By Thomas D’Agostino
New England and curses seem to go hand in hand. Legends abound of cursed towns, objects and people. Such tales are what makes the region so fascinating. This next story takes place in York, Maine, where many regarded a man named William Trickey as a minion of the dark one.
Trickey, a retired sea captain arrived in York around 1790. His strange, reclusive demeanor would have been of little consideration had his arrival not been followed by several afflictions that befell the superstitious folk of the town. No sooner did Trickey arrive, cattle fell ill and crops began to mysteriously wither. Corn dried up and flax crops died with no apparent cause. Sheep came down with diseases and sickness that even the best doctor could not account for. Whenever Old Trickey was seen in public some other calamity was sure to follow.
The townsfolk were convinced he was a witch, or worse, in close league with the devil, but could not find any hard proof to take action against him. Trickey would always keep to himself, even when drinking at the public tavern. If confronted he would growl at the confronter or grumble some curse at them under his breath before making himself scarce from their society. Trickey became known as the meanest, most miserable man in the village and not even the most patient of citizens could be swayed to change his character.
When the old man finally passed away, the locals swore that they saw Satan himself escort the evil soul to hell. As a reward for his wickedness, Old Trickey was cursed to forever bind sand with a rope along the beaches of York until it was to be completely removed. When the seaside gales rage, and the wind and rain batter the worn clapboards of the old homes, the villagers can hear, over the howling wind, the voice of Old Trickey screaming, “More Rope! More Sand! More Sand! More Rope!”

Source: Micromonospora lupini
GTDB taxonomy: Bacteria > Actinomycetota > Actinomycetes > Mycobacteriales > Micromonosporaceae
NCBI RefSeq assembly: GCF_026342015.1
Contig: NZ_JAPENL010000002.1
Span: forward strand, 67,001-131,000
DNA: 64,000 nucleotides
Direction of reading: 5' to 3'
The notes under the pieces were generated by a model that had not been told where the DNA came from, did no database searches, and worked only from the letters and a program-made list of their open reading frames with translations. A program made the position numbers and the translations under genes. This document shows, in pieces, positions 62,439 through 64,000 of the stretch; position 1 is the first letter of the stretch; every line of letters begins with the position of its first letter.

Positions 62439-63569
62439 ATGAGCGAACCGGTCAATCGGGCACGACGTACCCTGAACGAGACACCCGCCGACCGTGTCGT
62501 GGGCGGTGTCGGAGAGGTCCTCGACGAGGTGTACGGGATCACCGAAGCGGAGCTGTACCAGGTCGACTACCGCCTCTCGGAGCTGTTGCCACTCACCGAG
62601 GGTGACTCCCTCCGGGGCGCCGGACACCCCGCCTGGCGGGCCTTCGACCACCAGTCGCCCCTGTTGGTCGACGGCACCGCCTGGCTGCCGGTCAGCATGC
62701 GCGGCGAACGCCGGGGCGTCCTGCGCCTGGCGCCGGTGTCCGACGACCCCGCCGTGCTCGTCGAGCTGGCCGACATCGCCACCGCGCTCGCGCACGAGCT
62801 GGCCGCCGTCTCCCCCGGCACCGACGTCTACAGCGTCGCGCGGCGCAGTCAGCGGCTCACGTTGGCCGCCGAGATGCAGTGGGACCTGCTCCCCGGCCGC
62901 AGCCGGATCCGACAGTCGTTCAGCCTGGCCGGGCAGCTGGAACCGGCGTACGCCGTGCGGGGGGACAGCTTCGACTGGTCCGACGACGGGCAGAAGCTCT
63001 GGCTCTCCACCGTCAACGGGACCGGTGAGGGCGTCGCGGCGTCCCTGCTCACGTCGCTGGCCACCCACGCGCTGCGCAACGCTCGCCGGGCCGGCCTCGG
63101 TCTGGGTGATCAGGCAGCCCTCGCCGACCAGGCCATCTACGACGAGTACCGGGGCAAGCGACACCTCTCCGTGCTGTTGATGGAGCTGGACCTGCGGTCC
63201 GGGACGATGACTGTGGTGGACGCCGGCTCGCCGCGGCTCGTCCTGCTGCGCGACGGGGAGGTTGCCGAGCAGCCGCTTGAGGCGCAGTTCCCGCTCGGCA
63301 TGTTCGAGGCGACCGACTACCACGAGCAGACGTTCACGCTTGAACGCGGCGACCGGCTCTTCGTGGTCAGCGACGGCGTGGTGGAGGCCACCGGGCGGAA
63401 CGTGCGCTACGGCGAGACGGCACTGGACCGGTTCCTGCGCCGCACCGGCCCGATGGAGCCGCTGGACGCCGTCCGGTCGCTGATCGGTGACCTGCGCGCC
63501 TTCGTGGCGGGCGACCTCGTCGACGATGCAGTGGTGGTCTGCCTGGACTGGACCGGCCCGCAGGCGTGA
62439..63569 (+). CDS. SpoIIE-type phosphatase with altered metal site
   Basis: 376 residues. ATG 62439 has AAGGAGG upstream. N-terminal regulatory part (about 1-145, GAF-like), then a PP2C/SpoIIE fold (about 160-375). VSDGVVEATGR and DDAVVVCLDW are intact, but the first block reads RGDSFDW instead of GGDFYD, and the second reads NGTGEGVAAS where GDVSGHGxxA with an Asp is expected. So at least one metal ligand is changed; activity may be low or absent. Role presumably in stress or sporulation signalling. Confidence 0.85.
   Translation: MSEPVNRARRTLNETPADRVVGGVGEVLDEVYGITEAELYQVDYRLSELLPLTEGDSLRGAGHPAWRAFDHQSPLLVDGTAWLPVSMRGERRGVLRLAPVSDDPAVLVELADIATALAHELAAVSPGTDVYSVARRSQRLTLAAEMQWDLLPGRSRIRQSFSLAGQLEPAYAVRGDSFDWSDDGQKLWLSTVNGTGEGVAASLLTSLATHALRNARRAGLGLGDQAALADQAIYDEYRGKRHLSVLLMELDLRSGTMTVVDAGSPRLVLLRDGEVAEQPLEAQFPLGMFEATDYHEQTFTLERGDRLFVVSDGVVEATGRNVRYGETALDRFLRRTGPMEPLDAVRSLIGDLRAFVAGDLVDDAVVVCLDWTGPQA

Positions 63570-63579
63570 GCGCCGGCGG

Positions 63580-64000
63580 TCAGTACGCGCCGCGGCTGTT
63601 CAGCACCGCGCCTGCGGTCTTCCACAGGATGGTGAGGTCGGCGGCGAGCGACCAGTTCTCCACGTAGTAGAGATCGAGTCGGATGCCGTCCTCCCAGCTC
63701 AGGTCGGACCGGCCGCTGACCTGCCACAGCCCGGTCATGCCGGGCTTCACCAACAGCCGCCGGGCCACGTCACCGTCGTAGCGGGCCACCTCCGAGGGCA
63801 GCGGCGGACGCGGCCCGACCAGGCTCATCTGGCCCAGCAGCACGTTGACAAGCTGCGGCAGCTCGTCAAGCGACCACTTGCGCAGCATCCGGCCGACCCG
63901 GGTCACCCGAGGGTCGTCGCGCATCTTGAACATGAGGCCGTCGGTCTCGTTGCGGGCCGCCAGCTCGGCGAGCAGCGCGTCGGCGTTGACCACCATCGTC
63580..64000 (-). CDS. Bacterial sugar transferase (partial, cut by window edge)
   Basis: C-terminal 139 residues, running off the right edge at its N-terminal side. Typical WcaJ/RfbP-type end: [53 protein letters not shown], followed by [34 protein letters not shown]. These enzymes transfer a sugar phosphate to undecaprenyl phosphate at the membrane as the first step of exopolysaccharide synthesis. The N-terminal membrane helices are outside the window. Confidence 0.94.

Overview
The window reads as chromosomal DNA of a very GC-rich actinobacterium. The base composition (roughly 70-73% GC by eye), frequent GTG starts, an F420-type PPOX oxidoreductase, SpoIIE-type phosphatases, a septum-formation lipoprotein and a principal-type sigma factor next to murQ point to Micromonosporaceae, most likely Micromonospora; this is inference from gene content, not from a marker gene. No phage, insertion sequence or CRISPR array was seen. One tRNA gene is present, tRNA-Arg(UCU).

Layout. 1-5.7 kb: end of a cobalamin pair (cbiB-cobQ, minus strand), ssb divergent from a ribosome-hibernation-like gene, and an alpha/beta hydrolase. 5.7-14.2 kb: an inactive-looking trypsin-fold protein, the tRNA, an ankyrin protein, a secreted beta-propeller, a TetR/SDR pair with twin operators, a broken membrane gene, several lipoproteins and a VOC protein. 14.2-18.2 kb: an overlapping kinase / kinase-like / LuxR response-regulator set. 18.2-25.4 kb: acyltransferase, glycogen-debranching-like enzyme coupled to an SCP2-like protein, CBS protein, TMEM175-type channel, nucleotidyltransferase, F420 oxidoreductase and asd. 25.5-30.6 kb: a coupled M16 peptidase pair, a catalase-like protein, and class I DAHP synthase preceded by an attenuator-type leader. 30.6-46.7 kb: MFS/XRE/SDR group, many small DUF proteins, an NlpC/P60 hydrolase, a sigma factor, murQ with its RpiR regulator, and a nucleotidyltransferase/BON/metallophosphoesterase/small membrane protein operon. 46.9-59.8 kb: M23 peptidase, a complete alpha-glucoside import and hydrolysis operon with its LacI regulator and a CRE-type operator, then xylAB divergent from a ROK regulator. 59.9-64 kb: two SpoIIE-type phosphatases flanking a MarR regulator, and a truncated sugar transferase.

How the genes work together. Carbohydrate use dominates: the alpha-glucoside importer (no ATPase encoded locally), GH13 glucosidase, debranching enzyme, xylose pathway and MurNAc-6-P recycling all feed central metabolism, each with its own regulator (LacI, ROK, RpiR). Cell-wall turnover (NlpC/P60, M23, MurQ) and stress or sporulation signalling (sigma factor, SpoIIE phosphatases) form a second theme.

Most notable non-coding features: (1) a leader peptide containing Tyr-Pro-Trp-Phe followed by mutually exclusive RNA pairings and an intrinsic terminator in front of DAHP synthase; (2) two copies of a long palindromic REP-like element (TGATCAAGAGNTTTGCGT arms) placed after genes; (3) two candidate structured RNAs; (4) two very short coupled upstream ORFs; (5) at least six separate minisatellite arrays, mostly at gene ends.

When Trickey died, a family bible was found among his meager possessions. One of the men cleaning up his cabin tried to open it, but the book slammed shut, almost breaking the poor soul’s fingers. The book was taken and put on display at the Emerson-Wilcox Museum in Old York Village, but it does not rest peacefully. Whenever someone tries to open the tome, it slams shut in staunch defiance. Perhaps it is the spirit of Old Trickey shamefully trying to close the book he thought so little of in life, or maybe it is part of the curse that keeps one from chanting certain words that may bring Trickey’s eternal laborious task to an end.
Witnesses have seen the book suddenly fly open as if someone was quickly turning to a certain page. When they attempt to pick it up, the cover snaps shut in an attempt to catch the unwary guest’s fingers. The haunted bible is also sometimes put on display at the Old Gaol. The docents of both the Emerson-Wilcox Museum and The Old Gaol seem to feel the book wears out its welcome from time to time in their respective buildings.